One hundred fifty-two years ago, former President Abraham Lincoln signed the Emancipation Proclamation for the second time, a document that freed the black slaves from captivity in America. In 152 years, through advocacy and lobbying, federal laws have sought to ensure that black Americans not only remain free but are subject to same opportunities as all other Americans. But after 152 years, how true is it that blacks in America are treated equally?
Based on recent State of Black America report distributed by the National Urban League, black Americans experience a 72.2 percent rate of equality compared to white Americans, who experience 77.7 percent equality. This means that blacks in America are only exposed to three-quarters of the opportunities that whites are. This equality reportedly varies across the country and shows rate difference in the areas of education, economics, health, social justice, and civic engagement.
In education, blacks are more likely to thrive in states that, according to voting history, are more liberal. Specifically, in a normally black state or nonpartisan legislature state like Nebraska, 57.8 percent of black students graduate high school. In a normally blue state like Vermont, a whopping 100 percent of black American students graduate high school. In light of these realities, one leader, Mayor Kevin Johnson of Sacramento, asserts his solution to the overall equality gap.
“Demonstrate the value of black American lives through quality education.”
Another fact that factors into these figures is the size of the black American population in each state. In 2015, according to the State of Black America report, 100 percent of black America students also completed high school in Maine, Arizona, and North Dakota. Unfortunately, for black Americans, the effects of population size and political atmosphere differ when it comes to economics and health.
Currently, black Americans have the highest unemployment rate in the country, a rate which has greatly increased under the Obama administration. In 2013, Pew Research found that unemployment in the black American community is consistently twice that of white Americans, which begs the question, why?
In an article by the Wall Street Journal, it was stated that in August of 2015, unemployment among black Americans was at 10 percent. Census statistics show the gap in employment equality among black and white Americans began in the 1940s when immigrants from Mexico moved to the United States for work. In addition, European immigrants and French Canadians made New England their home, dominating the manufacturing industry that many black American migrated from the South to work in. In other words, black American work simply was no longer needed. Now, there are other dilemmas at stake.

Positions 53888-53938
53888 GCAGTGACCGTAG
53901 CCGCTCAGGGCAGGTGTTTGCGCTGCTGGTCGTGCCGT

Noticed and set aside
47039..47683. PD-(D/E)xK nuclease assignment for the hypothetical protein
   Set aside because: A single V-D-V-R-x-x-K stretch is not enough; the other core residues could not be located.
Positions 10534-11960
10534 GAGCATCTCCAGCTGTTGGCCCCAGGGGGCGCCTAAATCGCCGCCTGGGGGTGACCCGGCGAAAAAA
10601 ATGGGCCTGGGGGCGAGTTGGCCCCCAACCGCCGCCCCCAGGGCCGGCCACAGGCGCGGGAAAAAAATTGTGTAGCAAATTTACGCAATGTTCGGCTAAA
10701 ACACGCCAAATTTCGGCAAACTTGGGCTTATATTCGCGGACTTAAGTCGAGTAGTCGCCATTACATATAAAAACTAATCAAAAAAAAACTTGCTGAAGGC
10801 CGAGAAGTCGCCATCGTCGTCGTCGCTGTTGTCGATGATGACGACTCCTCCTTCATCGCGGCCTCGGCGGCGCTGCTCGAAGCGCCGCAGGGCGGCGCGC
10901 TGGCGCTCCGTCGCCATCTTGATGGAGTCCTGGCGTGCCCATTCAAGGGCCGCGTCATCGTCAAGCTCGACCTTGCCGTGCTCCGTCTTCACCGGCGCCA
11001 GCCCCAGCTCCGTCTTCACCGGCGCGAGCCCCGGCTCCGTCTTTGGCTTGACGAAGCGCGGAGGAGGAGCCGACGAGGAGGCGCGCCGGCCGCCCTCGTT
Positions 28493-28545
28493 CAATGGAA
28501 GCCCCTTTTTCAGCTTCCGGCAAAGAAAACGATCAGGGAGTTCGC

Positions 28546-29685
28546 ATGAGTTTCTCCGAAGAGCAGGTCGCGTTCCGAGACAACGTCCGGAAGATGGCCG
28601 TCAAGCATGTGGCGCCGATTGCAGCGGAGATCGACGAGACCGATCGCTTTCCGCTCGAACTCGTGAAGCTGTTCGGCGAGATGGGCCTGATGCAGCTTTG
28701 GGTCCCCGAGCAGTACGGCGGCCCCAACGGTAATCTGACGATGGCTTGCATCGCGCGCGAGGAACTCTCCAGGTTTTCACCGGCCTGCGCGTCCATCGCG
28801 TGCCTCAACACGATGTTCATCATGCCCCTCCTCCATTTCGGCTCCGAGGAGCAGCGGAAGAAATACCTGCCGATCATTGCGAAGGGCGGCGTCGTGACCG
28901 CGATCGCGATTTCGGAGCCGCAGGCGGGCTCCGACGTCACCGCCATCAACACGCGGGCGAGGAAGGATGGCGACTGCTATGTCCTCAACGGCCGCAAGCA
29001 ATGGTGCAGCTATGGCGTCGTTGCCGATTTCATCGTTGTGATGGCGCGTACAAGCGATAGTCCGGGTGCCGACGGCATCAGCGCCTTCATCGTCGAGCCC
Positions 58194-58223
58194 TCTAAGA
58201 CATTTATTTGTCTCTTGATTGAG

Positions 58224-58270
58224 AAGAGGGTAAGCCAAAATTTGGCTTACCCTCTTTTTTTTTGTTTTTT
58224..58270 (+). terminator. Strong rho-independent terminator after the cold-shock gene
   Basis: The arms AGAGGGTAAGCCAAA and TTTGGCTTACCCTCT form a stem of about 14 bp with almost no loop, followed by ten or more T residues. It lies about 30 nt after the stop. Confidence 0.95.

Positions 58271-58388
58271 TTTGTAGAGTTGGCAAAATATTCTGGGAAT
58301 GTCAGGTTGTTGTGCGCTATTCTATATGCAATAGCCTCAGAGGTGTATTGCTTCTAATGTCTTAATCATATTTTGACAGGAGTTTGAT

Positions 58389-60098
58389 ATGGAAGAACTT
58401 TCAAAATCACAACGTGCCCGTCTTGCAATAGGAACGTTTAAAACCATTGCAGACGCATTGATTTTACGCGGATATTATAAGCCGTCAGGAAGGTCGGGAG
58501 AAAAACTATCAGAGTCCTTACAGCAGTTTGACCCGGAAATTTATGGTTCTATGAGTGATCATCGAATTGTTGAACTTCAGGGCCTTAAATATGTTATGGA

The equality gap between white and black America is seen primarily in urban areas where the black American presence is massive. In Washington, D.C., the National Urban League discovered that only 17.4 percent of black children passed standardized tests. They are outdone by other minorities, Hispanics in particular. What appears to be going wrong in urban areas is a lack of funding, social justice inequality, and government bodies who ignore civic engagement. In the State of Black America report, one civil rights lawyer, Benjamin Crump, states that one piece of legislation could be the solution.
“Pass the Grand Jury Act of 2014.”
Many of these inner city governments are democratic and, therefore, are already set up to make equality gap much smaller. However, Radio One CEO Alfred Liggins believes that issue with equality in America is less political and more economic. His solution to unemployment among black Americans is black business ownership.
“African-American business ownership will save our communities.”
As of 2015, black American households have “71 cents for every dollar” that white households have, according to the National Urban League. With many justice and equality protests and pending legislation that doesn’t seem to be getting anywhere, some leaders hope to get to the heart of the matter in the New Year and close the equality gap once and for all.
[Photo by Dorling Kindersley/Getty Images]